Thursday, March 24, 2011

Arkansas Stixx

I want to use Arkansas Stixx as a perfect example. After six years of fundraising with schools and nonprofits I have learned that you can't judge the success of a fundraiser by the number of order forms you send out - it's all about how motivated the group is to raise funds.

Since we are a Direct Fundraising Company, we don't have reps all over the states that come to your kick off and generate a big hype to help you raise funds. I am opposed to that type of fundraising, which you would know if you've read previous post.

Arkansas Stixx is a group of 40 members associated with Arkansas State University, that just raised close to $1,500 because they are committed to meeting the financial needs of their group. Awesome! No, they didn't have 100% participation but they have shown passion, which is what I appreciate.

Can you generate excitement for the success of your group, without the hype of overpriced products and cheap dollar store incentives? Then School Spirit Coffee is for you.

Tuesday, March 22, 2011

Brewing Success

School Spirit Coffee and Creative Coffees Roastery were featured in the local paper yesterday. The Winchester Sun in Winchester, KY. See highlights and pictures here -

Tuesday, March 8, 2011

The Value of Fundraising Products and Rewards

Oh my, I just read on a popular fundraiser's site where the product you are selling doesn't really matter. He states that he can successfully sell a $5.00 bill for $10.00 if the incentives for the students are attractive enough. So what he's really saying is that you can sell overpriced products as long as you dangle a series of flashy rewards for the participants, which on not even close inspection are just cheap toys.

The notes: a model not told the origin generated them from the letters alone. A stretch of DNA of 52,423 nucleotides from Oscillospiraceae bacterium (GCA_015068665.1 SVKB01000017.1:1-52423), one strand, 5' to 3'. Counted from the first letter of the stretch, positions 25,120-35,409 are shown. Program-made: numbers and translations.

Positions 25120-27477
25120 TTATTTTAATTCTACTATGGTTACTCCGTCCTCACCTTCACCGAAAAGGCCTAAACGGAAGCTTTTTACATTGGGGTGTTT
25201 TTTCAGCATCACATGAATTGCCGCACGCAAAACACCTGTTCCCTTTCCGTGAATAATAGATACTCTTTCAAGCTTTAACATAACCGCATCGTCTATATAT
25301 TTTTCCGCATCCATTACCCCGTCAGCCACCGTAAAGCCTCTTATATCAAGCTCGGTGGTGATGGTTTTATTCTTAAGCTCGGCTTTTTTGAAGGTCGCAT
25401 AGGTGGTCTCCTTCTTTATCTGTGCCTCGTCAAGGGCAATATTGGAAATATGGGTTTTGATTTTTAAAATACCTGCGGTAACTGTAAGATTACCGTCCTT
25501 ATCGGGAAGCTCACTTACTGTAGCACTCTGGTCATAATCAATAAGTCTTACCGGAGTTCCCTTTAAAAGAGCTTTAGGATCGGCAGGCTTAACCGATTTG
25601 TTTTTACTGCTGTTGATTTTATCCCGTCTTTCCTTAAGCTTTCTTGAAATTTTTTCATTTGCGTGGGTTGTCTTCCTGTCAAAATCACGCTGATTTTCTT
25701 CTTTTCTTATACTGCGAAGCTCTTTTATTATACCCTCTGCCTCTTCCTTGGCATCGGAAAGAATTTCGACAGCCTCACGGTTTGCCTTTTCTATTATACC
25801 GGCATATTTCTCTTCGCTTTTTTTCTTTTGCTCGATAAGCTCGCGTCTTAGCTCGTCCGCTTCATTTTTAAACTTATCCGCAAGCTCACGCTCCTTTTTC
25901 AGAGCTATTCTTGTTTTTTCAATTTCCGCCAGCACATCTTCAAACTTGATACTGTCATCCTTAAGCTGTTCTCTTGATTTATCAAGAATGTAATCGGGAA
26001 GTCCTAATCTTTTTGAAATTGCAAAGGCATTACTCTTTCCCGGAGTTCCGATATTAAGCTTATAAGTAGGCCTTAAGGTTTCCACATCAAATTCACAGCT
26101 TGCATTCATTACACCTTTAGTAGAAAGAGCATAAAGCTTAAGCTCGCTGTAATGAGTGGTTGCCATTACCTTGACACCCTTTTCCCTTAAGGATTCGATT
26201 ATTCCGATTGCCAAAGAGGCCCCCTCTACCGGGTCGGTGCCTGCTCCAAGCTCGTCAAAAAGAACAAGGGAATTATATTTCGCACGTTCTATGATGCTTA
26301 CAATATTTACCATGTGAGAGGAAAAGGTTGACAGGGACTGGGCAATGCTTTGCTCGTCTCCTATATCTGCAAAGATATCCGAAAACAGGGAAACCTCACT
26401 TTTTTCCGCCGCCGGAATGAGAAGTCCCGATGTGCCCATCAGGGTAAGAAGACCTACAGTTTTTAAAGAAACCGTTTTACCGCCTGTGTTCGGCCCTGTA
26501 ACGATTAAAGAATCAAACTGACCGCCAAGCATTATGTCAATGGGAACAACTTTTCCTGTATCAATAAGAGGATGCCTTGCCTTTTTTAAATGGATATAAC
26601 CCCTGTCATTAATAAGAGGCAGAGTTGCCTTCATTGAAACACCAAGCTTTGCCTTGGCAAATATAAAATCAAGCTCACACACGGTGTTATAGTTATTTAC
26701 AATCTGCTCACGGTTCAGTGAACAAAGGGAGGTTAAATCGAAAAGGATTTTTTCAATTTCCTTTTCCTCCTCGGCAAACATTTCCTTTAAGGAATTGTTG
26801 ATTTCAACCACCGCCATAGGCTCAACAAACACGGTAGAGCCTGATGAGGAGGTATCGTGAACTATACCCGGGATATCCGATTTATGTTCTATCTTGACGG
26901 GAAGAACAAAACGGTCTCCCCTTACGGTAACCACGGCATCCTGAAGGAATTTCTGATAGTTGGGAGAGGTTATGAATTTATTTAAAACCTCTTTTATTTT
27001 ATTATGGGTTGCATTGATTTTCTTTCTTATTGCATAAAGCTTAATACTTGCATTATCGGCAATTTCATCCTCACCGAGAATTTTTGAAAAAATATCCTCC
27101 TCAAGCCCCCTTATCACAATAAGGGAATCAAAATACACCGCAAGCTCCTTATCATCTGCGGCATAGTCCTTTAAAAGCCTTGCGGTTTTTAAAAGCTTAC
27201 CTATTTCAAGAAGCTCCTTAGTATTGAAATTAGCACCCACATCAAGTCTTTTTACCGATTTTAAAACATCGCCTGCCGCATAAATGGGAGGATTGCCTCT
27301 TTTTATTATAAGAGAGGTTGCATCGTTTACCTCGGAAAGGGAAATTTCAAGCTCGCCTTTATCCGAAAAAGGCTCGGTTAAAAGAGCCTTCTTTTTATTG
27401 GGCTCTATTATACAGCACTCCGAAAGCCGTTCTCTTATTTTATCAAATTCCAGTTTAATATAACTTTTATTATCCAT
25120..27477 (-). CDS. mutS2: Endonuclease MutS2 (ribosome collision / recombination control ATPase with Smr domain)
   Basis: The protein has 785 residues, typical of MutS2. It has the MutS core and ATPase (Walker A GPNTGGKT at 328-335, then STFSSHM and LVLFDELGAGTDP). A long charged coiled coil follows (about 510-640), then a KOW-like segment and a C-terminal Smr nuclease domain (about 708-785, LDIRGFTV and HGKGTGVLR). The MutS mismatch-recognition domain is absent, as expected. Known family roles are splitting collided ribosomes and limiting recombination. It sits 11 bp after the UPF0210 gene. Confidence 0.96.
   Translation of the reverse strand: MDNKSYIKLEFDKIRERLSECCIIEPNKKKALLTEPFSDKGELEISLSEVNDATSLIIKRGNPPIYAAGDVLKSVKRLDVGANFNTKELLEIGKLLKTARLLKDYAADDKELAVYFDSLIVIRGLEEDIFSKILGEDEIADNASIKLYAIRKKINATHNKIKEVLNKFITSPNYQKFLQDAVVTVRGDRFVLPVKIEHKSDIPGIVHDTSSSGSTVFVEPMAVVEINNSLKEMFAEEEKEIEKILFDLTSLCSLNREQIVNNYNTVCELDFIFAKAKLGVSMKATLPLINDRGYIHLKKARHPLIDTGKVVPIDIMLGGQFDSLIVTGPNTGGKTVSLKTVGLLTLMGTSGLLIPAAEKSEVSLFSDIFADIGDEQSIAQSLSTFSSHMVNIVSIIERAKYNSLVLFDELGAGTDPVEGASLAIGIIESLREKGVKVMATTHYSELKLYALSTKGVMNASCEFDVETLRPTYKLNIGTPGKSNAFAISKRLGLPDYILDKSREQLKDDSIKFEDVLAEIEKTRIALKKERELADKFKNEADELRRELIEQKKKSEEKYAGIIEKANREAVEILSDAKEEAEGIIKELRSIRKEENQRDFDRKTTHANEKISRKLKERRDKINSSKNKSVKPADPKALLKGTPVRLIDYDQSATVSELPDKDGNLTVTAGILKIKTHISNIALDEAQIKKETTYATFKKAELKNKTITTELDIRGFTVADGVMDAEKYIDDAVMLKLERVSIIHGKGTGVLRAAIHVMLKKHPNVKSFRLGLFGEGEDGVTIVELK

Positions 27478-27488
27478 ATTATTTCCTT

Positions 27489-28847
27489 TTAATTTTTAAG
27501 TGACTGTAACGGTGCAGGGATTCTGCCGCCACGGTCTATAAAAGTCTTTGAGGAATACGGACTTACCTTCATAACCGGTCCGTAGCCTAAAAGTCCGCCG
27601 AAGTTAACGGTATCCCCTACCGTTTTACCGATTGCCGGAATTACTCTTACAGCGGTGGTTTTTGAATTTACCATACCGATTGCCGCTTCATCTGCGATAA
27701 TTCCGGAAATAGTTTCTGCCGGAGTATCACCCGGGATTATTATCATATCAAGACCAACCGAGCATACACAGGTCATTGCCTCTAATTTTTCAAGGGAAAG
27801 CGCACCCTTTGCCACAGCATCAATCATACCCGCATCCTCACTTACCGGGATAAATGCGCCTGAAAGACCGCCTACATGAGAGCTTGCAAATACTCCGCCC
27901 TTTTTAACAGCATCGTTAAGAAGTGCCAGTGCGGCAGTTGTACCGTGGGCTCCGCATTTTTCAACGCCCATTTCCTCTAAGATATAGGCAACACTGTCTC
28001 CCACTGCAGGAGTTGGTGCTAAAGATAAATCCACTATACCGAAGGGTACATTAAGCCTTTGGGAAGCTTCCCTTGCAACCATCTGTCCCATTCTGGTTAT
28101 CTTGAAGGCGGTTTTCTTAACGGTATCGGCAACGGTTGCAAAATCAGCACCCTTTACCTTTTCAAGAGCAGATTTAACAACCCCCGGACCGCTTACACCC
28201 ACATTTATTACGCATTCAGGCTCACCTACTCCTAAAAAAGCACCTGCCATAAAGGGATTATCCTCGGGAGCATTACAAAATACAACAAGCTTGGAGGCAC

I have no objection to rewarding participants for their contribution to your sale and School Spirit Coffee even promotes that as one of our top keys to success. However, what the above mentioned fundraiser is promoting is manipulation of a child by placing toys for each level they reach. If you sell 10 items you are rewarded a flying helicopter, sell 15 and you get the flying helicopter and a bean bag, and on and on...... Get the point - Go to the dollar store and buy your child a flying helicopter, bean bag and whatever else they are offering. It is junk, a very short lived reward and a wrong message to our children.

We recommend that you incorporate a way to reward the participant, but not with junk. I'm all for cash or gift cards. Set it up so that for every 10 items the student sells they will receive $5.00 in cash, or gift card. Back at the Dollar Store, that would buy a helicopter, bean bag ball and at least three more pieces of junk.

No doubt, by setting up rewards for fundraising participation you will at least double your profit. But PLEASE don't choose a program that promotes that the value of the products you sell doesn't really matter as long as the students can get excited about earning Junk. The value of the products should be a priority, plus the participant's reward should have true value!

Friday, March 4, 2011

Tips for a Successful Fundraiser

I came across a great article posted on AFRDS about implementing a successful fundraiser. School Spirit Coffee narrows it down to three basics: Set Goals, Stick to your Timeline, and Reward High Achievers. I realize that is an over simplification of the amount of planning and time it takes to raise funds for the organization you are passionate about. This article gives us food for thought and hopefully adds to success of your fundraiser. AFRDS Article